In Praise of the Pencil

As a writer, but primarily as a procrastinator, I have experimented with many writing tools. I’ve read about the writing habits of famous writers, including their preferred writing instruments. Everyone knows that writers attach great importance to their writing tools and habits. Whether they write in the morning or evening, whether they write sitting up or lying down (Truman Capote could only write when he was “horizontal”), whether they compose on paper or a screen, it matters, greatly. The pencil seems the least remarkable of the writing tools we have at our disposal. A pencil is what a child is…

On Sharing Books When You’re a Margin Scribbler

There’s a general feeling among diehard book lovers that books are sacred objects and that they should remain pristine. Many dedicated readers feel this way, including my husband. My husband and I are both avid readers, and we consider an evening spent reading an evening well spent (except when Netflix gets in the way.) But we differ in how we treat our books. When I read, it is with a pencil in my hand. I like to write in the margins of my books – my reactions, connections to other things I’ve read – rarely profound, my scribblings can be as…

How Novels Portray Consciousness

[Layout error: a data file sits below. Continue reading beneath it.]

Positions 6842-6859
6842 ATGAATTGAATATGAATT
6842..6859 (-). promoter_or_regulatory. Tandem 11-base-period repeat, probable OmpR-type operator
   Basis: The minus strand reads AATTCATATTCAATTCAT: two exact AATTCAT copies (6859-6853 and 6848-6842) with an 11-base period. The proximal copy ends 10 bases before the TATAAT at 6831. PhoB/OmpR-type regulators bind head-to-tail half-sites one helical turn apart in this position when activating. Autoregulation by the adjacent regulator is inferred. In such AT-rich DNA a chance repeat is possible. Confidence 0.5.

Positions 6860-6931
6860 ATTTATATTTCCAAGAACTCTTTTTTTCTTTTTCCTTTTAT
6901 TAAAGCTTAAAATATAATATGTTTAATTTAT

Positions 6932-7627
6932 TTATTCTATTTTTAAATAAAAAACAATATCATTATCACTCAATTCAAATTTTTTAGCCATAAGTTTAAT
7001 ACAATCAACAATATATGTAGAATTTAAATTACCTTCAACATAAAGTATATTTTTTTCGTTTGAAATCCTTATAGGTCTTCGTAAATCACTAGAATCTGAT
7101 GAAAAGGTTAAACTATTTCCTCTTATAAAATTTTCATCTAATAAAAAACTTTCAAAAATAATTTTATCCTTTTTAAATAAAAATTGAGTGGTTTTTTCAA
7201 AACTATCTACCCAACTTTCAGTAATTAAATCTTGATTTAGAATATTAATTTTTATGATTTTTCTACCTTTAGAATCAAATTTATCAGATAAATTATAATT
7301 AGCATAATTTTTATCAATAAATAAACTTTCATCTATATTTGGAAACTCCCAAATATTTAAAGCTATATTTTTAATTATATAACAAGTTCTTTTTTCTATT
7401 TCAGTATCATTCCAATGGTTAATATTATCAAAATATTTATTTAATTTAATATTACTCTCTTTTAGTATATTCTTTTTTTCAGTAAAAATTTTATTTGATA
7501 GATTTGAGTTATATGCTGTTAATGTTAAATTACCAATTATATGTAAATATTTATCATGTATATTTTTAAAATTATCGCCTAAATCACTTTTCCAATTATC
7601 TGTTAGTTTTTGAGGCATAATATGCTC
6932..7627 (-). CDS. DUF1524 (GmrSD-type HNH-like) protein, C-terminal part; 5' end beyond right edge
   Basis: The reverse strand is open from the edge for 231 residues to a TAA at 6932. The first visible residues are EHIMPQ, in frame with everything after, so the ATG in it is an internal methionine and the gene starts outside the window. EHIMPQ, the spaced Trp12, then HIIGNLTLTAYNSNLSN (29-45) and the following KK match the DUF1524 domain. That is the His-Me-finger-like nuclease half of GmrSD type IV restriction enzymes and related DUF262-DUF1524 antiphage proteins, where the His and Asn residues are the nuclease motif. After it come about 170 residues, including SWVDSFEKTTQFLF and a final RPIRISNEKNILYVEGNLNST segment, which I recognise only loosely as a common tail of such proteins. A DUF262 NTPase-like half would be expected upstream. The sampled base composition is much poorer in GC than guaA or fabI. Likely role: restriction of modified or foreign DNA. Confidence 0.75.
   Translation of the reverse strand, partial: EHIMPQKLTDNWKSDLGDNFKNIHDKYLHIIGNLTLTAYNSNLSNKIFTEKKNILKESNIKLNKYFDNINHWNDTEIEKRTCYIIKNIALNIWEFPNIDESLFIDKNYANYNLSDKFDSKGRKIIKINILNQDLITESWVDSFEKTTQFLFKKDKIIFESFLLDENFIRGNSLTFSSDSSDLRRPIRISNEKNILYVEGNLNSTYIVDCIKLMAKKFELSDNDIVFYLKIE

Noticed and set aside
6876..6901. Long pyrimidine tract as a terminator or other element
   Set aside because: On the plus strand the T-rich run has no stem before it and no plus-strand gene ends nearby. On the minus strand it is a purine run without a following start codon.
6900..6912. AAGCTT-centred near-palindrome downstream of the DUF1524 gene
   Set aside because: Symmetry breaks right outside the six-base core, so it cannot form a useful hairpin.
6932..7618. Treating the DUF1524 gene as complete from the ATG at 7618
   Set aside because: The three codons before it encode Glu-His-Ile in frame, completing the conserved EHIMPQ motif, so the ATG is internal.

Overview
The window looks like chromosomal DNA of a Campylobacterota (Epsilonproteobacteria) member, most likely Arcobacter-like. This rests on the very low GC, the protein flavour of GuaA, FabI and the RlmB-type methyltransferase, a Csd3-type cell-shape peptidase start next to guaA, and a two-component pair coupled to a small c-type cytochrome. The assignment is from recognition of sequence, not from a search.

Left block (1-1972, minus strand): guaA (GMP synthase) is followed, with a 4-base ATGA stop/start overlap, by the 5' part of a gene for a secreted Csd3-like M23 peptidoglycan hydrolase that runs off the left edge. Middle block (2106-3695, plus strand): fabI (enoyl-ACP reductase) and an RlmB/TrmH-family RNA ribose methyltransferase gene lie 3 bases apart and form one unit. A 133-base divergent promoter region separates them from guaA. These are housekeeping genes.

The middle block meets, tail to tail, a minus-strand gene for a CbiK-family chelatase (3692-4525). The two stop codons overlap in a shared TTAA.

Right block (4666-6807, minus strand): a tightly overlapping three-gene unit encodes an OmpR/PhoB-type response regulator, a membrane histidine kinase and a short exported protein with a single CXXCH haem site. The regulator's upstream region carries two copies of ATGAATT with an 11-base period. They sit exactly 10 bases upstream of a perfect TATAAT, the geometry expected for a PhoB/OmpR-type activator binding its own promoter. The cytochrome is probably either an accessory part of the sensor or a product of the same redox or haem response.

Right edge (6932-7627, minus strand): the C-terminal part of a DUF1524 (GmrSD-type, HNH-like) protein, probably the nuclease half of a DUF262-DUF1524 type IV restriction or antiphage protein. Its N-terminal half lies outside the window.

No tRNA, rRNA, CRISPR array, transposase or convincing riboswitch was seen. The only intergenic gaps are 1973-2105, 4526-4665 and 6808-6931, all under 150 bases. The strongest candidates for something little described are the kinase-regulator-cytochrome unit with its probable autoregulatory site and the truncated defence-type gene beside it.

All writers of fiction are engaged with consciousness in fundamental ways. For starters, what we write comes from our consciousness. At the same time, we invent consciousness for characters in our novels. Novelists try to convey inner feelings in words, and expressing inner experience in a true and meaningful way seems like quite a tall order. Ever since the first novels were written, authors have done this in different ways. In his book, Consciousness and the Novel, author and literary critic David Lodge explores how the study of human consciousness has changed over time, and how this effects the representation of…

An indulgent first post

I love words. I love watching words transform into images. I love the soft taps they make on my keyboard as they fill the screen, how they add weight to paper. I love looking for the right word: capturing something intangible into the shape of a linear sentence. I love reading something written a hundred years ago and half a world away, and feeling as if the writer wrote only with me in mind. I love sitting still while words flood my mind, preferably with a steaming cup of tea at arm’s length. Growing up, words were like magic to me. They transported…